Mechanism-Driven, PBPK Modelling of Oral and SC Administration
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Mechanism-Driven, Physiologically-Based Pharmacokinetic Modelling of Oral and Subcutaneous Administration
thesisposted on 23.04.2021, 02:00 by Fudan ZhengFudan Zheng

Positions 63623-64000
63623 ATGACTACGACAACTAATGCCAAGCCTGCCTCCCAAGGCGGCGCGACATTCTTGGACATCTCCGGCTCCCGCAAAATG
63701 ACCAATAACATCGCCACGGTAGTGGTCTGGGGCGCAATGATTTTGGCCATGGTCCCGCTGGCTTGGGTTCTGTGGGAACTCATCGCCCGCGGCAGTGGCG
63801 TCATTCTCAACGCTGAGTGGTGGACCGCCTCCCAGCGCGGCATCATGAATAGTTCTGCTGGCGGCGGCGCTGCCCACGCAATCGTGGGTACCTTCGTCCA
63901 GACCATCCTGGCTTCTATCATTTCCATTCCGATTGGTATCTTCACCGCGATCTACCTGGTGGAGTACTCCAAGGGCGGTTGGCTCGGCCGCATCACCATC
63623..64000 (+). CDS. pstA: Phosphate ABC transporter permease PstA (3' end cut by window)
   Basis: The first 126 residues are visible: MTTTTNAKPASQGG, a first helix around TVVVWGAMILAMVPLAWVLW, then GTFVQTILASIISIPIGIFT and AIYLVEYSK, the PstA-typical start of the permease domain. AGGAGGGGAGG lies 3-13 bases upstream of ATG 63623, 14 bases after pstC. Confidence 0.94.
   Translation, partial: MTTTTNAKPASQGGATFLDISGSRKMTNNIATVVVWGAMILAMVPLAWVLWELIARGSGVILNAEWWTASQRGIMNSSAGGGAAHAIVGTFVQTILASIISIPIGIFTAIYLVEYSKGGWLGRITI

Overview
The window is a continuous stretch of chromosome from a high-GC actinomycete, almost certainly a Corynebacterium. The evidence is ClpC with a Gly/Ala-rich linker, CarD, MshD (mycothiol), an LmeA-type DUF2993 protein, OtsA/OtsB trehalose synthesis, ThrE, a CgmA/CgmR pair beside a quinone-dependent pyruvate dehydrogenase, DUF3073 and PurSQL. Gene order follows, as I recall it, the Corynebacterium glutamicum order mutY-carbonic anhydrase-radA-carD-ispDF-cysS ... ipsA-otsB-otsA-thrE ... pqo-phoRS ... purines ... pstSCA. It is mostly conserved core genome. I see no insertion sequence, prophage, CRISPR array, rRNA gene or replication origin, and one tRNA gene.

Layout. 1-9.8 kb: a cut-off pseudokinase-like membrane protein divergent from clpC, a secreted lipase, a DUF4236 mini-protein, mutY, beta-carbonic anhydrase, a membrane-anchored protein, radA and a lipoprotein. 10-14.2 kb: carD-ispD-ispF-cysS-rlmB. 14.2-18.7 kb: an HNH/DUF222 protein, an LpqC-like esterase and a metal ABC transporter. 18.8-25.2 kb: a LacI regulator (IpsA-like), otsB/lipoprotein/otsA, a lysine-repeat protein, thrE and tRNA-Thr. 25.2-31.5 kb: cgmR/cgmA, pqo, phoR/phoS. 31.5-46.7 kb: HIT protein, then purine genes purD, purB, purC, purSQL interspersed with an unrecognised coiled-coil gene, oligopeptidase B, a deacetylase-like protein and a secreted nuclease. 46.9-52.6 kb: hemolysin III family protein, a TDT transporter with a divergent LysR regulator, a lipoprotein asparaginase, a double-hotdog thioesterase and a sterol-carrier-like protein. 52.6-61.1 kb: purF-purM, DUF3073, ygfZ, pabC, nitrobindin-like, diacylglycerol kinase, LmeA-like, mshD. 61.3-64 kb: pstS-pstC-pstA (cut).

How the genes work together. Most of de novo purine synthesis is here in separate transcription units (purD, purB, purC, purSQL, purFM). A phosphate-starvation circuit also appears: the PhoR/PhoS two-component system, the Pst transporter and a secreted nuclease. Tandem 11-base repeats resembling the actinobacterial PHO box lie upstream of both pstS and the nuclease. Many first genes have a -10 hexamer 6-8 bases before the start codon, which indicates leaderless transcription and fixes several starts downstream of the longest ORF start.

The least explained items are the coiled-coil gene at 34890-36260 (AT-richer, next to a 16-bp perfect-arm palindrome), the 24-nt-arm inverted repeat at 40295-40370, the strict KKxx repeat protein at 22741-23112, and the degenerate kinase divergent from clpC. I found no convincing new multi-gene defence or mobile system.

Physiologically-based pharmacokinetic (PBPK) modeling is a mathematical tool to assess the adsorption, distribution, metabolism and excretion (ADME) process of drug inside the body. Drug absorption kinetics is commonly modeled using empirical compartment-based model, which hinders the interpretation of the role of formulation attributes on the in vivo fate of drug. This work elucidates the development and application of two mechanistic absorption models for: (i) oral delivery of small molecule; (ii) subcutaneous (SC) delivery of macromolecule. In the first part, PBPK model was employed to identify the potential reasons of severe bleeding when patients interchange brands of warfarin sodium tablets. The phase transition process was developed into the advanced compartmental absorption and transit (ACAT) model, which was coupled with population pharmacokinetic and pharmacodynamics (PKPD) model to explore the formulation impacts of warfarin sodium tablet on its therapeutic performance. Dissolution, precipitation, gastric transit and absorption kinetics of warfarin in gastrointestinal (GI) tract were well captured by the integrated model. The simulated PK and international normalized ratio (INR) are in line with clinical observations. Mean particle size and chiral ratio were identified as the critical attributes that may substantially increase hemorrhagic risks. In the second part, a multiphysics SC tissue model was implemented to account for tissue displacement, interstitial fluid flow and drug mass transport following SC injection. Spatiotemporal evolution of tissue deformation, porosity rise, pressure buildup and interstitial fluid velocity increase were observed during the injection stage of albumin. The simulated local absorption kinetics of albumin and IgG align well with the radiolabeled studies. Intrinsic tissue porosity, lymphatic vessel density, drug partition coefficient and hydraulic conductivity play important roles in local absorption process. The established SC absorption model was further integrated into the minimal PBPK (mPBPK) model to simulate drug transport from the injection site into the systemic distribution. The presystemic catabolism when drug transports through the posterior lymphatics was also modeled. Local absorption rate and presystemic clearance of therapeutic monoclonal antibodies (mAbs) were found to be correlated with the positive charge in the complementarity-determining region (CDR) and protein stability propensity, respectively. The abovementioned two PBPK platforms with mechanistic absorption models draw insights into predicting the impacts of physiochemical properties of drug molecule and physiological conditions of human population on the PKPD profiles.